Green shoots in the Garden County

Property sales in Co Wicklow are up by 23 per cent with the market growing faster than in Dublin, though houses are in short supply

The population of Co Wicklow is now at its highest level since 1841. For nearly a century the population had been half the figure cited in the 2011 census of 136,640.

Its terrain, outdoor amenities and low-density housing make the county a popular base for Dublin commuters. Bray and Greystones, which have the attraction of being on the coast, have good public transport links and the TaxSaver scheme means commuters can save up to 52 per cent on commuting costs.

Residents of Wicklow, according to the 2006 census, have longer commuting times than the national average. "But people are rewarded for that," according to estate agent Simon Murphy of REA Murphy in Blessington. "You get a bigger home with a larger garden for less money than in Dublin and schools have smaller class sizes than in the capital."

That may be so, but of the two main road networks leading to the capital, the N81, which serves the western side of the county, is single carriage and can be slow moving, compared to the N11, which is part motorway.


Mark Dalymoved to Manor Kilbride in 1997. “We chose Wicklow as a base as there was better value at the time but now our commute to Dublin involves rising half an hour earlier due to traffic on the N81.”

A new study based on an analysis of the property price register, by shows that the number and value of transactions in Wicklow rose substantially during 2013. According to Angela Keegan of "Transaction levels are up 23 per cent, compared to the national average of 17 per cent, which means the market in Wicklow is growing at a faster pace than in Dublin."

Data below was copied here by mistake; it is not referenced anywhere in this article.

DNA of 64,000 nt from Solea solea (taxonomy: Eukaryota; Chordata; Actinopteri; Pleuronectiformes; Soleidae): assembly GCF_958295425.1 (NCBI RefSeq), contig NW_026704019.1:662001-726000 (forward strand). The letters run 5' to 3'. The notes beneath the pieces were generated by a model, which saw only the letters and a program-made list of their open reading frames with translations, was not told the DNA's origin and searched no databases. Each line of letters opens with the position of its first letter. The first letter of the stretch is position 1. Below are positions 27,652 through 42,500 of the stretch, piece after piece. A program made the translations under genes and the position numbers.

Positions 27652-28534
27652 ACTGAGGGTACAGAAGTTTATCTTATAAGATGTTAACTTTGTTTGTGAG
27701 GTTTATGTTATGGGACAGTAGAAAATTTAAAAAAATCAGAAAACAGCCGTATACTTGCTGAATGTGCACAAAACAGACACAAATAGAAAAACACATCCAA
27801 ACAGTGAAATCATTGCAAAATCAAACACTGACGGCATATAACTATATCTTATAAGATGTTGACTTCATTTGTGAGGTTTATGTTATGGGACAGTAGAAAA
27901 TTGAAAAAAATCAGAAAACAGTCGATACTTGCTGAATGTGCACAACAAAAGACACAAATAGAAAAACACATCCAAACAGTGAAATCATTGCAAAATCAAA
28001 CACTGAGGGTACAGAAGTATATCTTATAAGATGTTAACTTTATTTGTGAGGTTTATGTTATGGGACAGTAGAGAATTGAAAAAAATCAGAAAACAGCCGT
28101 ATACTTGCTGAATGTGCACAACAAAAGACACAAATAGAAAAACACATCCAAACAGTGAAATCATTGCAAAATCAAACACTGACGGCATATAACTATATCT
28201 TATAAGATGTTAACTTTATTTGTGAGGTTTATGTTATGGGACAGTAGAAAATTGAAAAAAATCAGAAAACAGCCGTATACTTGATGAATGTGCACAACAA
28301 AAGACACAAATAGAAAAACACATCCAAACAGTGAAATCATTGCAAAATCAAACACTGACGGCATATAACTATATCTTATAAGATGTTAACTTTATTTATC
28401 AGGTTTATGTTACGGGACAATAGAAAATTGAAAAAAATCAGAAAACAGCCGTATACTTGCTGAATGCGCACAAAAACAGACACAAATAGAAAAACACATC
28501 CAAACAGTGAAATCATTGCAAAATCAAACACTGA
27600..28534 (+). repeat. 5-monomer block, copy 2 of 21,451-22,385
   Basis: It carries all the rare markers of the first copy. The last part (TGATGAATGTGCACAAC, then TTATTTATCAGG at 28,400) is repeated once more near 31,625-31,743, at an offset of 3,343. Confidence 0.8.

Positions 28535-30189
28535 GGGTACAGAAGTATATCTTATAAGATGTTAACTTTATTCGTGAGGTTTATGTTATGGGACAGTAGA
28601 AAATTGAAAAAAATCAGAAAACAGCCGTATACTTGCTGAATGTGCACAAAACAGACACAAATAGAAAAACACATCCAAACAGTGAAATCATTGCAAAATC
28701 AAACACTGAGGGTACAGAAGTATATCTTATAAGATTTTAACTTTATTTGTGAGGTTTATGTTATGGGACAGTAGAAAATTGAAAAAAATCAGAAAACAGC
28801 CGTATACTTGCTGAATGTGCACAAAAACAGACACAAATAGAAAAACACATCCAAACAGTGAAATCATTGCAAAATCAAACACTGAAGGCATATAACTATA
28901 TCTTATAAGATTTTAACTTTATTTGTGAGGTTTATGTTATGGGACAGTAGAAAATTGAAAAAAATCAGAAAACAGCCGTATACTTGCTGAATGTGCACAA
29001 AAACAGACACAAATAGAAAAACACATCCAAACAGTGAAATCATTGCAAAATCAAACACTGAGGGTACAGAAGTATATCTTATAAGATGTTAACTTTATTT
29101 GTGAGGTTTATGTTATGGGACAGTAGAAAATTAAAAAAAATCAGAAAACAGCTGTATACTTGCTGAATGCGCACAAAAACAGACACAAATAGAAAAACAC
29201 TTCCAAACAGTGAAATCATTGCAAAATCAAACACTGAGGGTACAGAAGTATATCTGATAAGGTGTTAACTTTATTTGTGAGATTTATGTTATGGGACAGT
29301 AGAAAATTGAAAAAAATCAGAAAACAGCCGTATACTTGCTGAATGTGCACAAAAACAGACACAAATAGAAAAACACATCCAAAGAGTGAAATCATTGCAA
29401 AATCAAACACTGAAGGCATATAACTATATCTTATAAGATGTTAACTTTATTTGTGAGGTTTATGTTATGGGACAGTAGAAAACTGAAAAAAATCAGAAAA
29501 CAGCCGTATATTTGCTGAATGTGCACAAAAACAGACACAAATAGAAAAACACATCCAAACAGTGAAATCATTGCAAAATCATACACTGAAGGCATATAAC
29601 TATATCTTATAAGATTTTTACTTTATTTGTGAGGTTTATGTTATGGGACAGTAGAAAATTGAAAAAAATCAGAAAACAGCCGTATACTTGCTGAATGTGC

The study shows there were 974 sales in the Garden County last year, up 23 per cent on the 789 from a year earlier, and that €241.7million was spent on property in Wicklow last year. This upward trend is echoed by estate agents in north Wicklow. "It has been very busy," says Derrick McGovern, of McGovern Estates in Greystones.

“The third and fourth quarters of 2013 were busier than we’ve had in 12 years and the first quarter of 2014 has been our best first quarter ever.”

In Wicklow town, where transactions were up 102 per cent on 2012, Catherine O’Reilly of Sherry FitzGerald says: “We have just opened a new bigger office, and increased our staff. Our turnover at the end of April 2014 will be equivalent to our total turnover for 2013,” she says.

In 2013, the most popular area to buy property in the county was Bray: one in every five transactions in the county were in the seaside town.

"It's verging on phenomenal," says estate agent John Doyle, "and 25 per cent of all our buyers have funds pre-arranged."

But, according to Gordon Lennox, of Sherry FitzGerald, "while 2014 is better than 2013 and we are now seeing multiple bidders, stock is a huge problem."

Angela Keegan of agrees: “We were surprised to see the 2013 figures show that sales were down in Enniskerry (by 22 per cent) and Greystones (by 15 per cent) but this is directly related to a stock shortage.”

Other agents throughout north Wicklow agree and all mention the 375 promised units in Greystones Marina Village, where development has been stalled for three years.